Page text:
What happens if we, the sheep, don’t have a Good Shepherd? Well, just like sheep, most of us may have no sense of direction without God’s presence in our hearts and His Shepherds around us. There will be instances of chaos, of anger and of hatred, and most of all of sin which actually continue to permeate humanity. We are at a loss even during this global pandemic which by far is the greatest challenge in the history of our health care system. Apart from this, the world is currently beset with so many problems, one of which is polarization in all strata of society. And this happens when there is conflict in beliefs, views, opinions and ideologies on certain economic, political, religious or societal issues, creating opposing factions among groups of people. This polarization (division and animosity) is exacerbated by the onslaught of digital and social media where groups of so-called influencers fuel the discourse on issues (abortion, equal rights, racism, etc) and people (e.g. politicians, etc.) they advocate for and support, with their followers ending up throwing at each other spur-of-the-moment uncensored statements, foul-mouthing at each other, pretty much showing their partisan biases. The rise of polarisation on the internet and social media are major contributors of fake news and creators of echo chambers where news and opinions are biased, scripted and tailored-made to reinforce their own opinions, eliminating differing view points. This is true anywhere in the world, particularly in the United States, where polarization problem is bigger than the rest of the world, e.g. Democrats and Republicans die-hard supporters’ animosity are high, always opposing each other on every issue at hand. A Pew Research Center survey showed that politics contributes to having negative aspect of social media, because of too much bias on political opinion on the organization itself or the people spreading the news, sometimes fake and others as clickbait-style headlines. While social media provides everyone with internet connectivity the chance to freely voice out opinions or even showing off achievements to say the least, it can also have negative impact on people, a higher chance of mental issues particularly for teens.

In view of this, Pope Francis, in his latest monthly prayer video, offered his prayer intentions for this month of July specifically “to leave behind polarization and enmity in favor of building up social friendship and dialogue”. Additionally, the Holy Father is encouraging us to flee from social enmity which only destroys. Rather, he suggested that “dialogue is the path to seeing reality in a new way, so we can live with passion the challenges we face in constructing the common good”. He also mentioned about the influence of certain sectors of our society (politics, media, etc.) which are creating animosity and divisions among stakeholders. In the said video, Pope Francis noted. “I would like to invite everyone to go beyond their groups of friends and build social friendship, which is so necessary for living together well.” He further said that our world especially needs to have a renewed encounter with those on the peripheries of society, the most impoverished and vulnerable, and “we need to distance ourselves from populisms that exploit the anguish of the people without providing solutions, proposing a mystique that solves nothing.”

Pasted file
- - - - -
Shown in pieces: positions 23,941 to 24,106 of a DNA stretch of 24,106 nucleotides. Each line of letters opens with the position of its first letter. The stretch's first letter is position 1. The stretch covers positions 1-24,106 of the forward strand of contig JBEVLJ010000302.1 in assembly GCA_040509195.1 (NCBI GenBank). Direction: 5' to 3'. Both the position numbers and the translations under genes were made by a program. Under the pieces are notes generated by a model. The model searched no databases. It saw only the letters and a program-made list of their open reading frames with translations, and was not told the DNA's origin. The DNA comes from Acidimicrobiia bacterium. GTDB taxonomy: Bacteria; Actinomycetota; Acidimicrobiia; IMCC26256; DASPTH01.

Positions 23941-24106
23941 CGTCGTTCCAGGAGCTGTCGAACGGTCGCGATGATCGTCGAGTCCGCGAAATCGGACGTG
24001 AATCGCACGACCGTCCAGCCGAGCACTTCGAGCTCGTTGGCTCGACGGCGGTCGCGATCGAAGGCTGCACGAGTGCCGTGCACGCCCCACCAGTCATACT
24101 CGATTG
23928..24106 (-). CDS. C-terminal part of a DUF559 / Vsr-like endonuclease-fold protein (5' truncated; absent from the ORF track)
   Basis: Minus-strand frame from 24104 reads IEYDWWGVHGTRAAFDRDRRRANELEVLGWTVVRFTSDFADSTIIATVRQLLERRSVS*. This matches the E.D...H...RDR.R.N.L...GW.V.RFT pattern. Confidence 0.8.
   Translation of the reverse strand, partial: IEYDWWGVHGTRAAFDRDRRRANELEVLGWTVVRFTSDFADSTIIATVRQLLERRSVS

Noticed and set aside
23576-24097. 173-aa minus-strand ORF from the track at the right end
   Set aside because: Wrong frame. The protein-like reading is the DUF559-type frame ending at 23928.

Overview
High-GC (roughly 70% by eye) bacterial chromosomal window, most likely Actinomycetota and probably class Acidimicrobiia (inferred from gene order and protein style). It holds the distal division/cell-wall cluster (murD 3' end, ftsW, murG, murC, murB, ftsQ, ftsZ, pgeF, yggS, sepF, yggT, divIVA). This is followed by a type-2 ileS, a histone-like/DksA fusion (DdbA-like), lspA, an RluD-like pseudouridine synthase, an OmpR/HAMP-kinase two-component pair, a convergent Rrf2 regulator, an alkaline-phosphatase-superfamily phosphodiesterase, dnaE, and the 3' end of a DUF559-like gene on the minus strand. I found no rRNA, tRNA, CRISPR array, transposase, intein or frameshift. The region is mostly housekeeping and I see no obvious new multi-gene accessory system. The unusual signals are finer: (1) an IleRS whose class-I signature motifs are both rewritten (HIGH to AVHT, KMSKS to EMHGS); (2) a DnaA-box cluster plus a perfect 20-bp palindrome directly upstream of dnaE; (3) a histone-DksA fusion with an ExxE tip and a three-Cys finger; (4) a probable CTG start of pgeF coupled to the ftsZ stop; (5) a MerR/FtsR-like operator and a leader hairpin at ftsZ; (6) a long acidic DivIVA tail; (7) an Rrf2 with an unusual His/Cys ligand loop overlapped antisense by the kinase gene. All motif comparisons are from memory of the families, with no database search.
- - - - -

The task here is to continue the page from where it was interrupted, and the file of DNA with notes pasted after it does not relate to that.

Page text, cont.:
I couldn’t agree more with the Holy Father’s aforesaid observations about polarization. I can feel exactly how he felt because I can see it through the lens on how polarization (not only in social media but even in our families) pose a great threat to our society. This only shows how a Good Shepherd is relevant to us these days. Truly, many of us are like sheep without a shepherd. We long for someone who would be able to help us think and act rightly and develop our spiritual growth. Usually, the priests are our shepherds but anyone can be of service to anyone, particularly if priests are not available. We are all called to shepherd the sheep, regardless. What we Catholics are experiencing now is probably a wake up call, a wake up call for everyone of us, especially the Church hierarchy. One of the missions of the Church is to find and feed the lost sheep who hungers for everything, even for truth. Perhaps this is about time to revisit our Faith, strengthen it and share the same to others, particularly to the young, who is the future of our Church and Catholic homes.

Through the intercession of the Blessed Mother, may the Holy Spirit guide us in living out our faith and may our Lord Jesus Christ grant us the grace to know how to discern the right path and to be brave enough to initiate dialogue and friendship to others in need, so we (the Sheep) can be near Jesus, the true Good Shepherd. Amen.

ccto: Thank you for the featured photo.

(also published in one of the Catholic magazines in the U.S. by the same author)

2 responses to “The Need For A Good Shepherd In Our Faith Journey”

  1. Mimi Ilustre says:

    Truly a good read and enlightening …A reminder to all of us to follow Jesus always, who is our Good Shepherd… Continue. writing and sharing these kind of blogs….

    • The Blogger says:

      Thank you very much for your kind and thoughtful comments, and for the encouragement as well. My Useful Tips (MUTC) shall try its best to continue blogging on positive sides of life. MUTC truly agrees with you that it is always beneficial to trust in and rely on God everything we do on earth, HE is the Good Shepherd indeed! Please feel free to visit us more often even if it’s here on our webplace. Truly grateful! Take care and God bless always….